Global Warming Equals Post-nasal Drip? - Southern Maryland Headline News

Global Warming Equals Post-nasal Drip?

By SCOTT SHEWFELT, Capital News Service

WASHINGTON - If you could stop rubbing your itchy, watery eyes for one second, put down the tissue and look around, you'd see an increasing number of sneezing, sniffling sad sacks just like you.

Warm weather is sending more patients to Maryland allergists than ever before, but whether the weather is influenced by global warming is up in the air.

Research has shown that ragweed pollinates heavier with higher carbon dioxide levels, said David Golden, professor of medicine at the Johns Hopkins University. And carbon dioxide is a greenhouse gas, one of the culprits in global warming. Yet, Golden cautioned, people should be wary of trying to pin anything on global warming, he said.

Maryland has had warmer temperatures in recent years, and "dryness and hot weather tell the plant it is time to shed pollen," said Edgar Moctezuma, professor of cell biology and molecular genetics at the University of Maryland, College Park.

"The warm winters that we've experienced recently have prolonged the mold season and also led to earlier, more prolonged, tree pollen seasons," said Martha White, an allergist with the Institute for Asthma and Allergy in Wheaton and Chevy Chase.

Factors other than warm winters and long summers may contribute to the increase in allergies, White said. Youth immunization programs can actually contribute to increased allergic responses, and vehicle exhaust fumes can likewise alter the immune system.

Whatever the reason she said, "we're seeing more allergy patients each year."

There has been a 100 percent increase in the number of allergy patients in the past 15 years, Golden said.

When it comes to allergies, "there are no good years," Golden said, "there are bad years and terrible years."

So far in 2007, the pollen levels have been high in Maryland.

During the first week of April, "with the warm weather, we saw all-time record levels of tree pollen," Golden said.

The tree pollen season usually peaks in the last week of April. "If it rains every couple of days, it keeps the pollen counts down," Golden said, adding a dry spell during the fast-approaching peak of the season will lead to a "horrendous," level of pollen dispersal.

The most common allergy is hay fever, which affects nearly 36 million people in the United States annually. Pollen from trees, grasses and weeds is often to blame and 90 percent of the time it is curable through allergy shots, according to the American Academy of Allergy Asthma & Immunology.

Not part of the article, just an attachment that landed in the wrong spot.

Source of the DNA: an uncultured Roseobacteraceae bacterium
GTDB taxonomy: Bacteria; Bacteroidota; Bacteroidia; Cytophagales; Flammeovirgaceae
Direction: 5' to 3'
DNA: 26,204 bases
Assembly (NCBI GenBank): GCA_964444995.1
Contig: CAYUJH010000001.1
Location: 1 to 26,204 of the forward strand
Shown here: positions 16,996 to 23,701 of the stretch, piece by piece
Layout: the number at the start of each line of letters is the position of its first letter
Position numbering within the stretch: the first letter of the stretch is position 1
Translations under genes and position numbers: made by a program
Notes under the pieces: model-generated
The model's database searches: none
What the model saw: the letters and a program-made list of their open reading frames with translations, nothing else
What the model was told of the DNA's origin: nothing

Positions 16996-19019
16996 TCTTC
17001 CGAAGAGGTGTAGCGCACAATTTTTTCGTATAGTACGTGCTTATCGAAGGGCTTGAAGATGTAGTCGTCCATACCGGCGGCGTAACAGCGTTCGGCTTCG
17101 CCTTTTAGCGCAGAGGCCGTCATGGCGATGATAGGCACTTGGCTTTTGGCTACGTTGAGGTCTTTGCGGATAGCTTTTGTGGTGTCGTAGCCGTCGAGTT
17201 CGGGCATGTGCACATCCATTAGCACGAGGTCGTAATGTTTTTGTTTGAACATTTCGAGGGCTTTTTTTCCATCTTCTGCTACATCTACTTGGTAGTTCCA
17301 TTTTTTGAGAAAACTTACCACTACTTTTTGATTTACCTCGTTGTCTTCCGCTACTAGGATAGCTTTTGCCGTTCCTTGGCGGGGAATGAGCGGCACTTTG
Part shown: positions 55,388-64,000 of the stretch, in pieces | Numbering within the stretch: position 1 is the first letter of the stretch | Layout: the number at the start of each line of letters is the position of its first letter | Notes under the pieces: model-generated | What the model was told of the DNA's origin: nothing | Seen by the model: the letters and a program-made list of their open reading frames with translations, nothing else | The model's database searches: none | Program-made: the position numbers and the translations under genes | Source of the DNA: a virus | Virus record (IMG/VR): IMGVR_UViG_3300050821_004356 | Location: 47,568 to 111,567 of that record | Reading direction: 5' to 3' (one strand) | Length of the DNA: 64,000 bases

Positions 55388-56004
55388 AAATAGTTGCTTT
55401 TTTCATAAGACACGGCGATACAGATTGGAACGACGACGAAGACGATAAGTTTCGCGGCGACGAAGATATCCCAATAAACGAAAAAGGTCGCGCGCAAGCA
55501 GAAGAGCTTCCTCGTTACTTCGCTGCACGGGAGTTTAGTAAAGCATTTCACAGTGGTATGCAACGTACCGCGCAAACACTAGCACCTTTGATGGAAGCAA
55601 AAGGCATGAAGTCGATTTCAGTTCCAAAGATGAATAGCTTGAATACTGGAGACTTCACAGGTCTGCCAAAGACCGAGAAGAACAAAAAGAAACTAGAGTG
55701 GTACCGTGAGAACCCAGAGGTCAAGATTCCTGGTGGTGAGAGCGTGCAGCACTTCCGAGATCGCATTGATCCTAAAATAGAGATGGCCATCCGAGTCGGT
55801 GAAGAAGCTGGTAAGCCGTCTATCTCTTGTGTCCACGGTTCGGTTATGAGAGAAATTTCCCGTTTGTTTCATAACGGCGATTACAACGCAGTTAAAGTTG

In Maryland, the most egregious pollen offenders are ragweed, cereal crops and trees, especially the oak, Moctezuma said.

But drawing global warming and allergy conclusions based strictly on pollen counts is "a stretch," Golden said.

Golden uses the example of Hurricane Agnes in 1972, which wiped out much of Maryland's ragweed and reduced pollen numbers. If the global warming trend does cause more hurricanes, those storms could hypothetically wipe out entire areas of allergy-causing vegetation, and thus reduce allergic reactions.

Shaz Siddiqi, allergist and immunologist with offices in Montgomery Village, Frederick, Olney and Mount Airy, said he has seen a burst in tree pollen allergies in both children and adults this year and is even busier than last.

Pollen affects every person differently, and each species of plant produces unique pollen strains, Siddiqi said. Maryland has a wide variety of vegetation, and he has noticed an increasing number of patients who have only developed allergies since moving to the state.

The Asthma and Allergy Foundation of America annually ranks "the most challenging places to live with spring allergies." In 2006, Washington, D.C., and Baltimore were respectively the 9th and 10th worst in the country. This year, Baltimore improved to 66th and the District to 71st.

But the improvement didn't come because allergens have gone away. The ranking improved because more physicians treating the problems have moved in, said Angel Waldron a spokeswoman for the Foundation.

There are now 138 board-certified allergists practicing in Maryland, with many having multiple offices to handle the growing demand.

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